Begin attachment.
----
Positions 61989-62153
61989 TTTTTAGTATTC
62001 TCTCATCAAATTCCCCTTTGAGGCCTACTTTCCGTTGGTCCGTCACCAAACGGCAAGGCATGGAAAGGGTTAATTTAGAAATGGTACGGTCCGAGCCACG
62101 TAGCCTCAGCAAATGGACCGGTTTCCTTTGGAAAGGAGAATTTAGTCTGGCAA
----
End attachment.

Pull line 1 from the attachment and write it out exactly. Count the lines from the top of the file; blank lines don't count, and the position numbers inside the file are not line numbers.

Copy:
Positions 61989-62153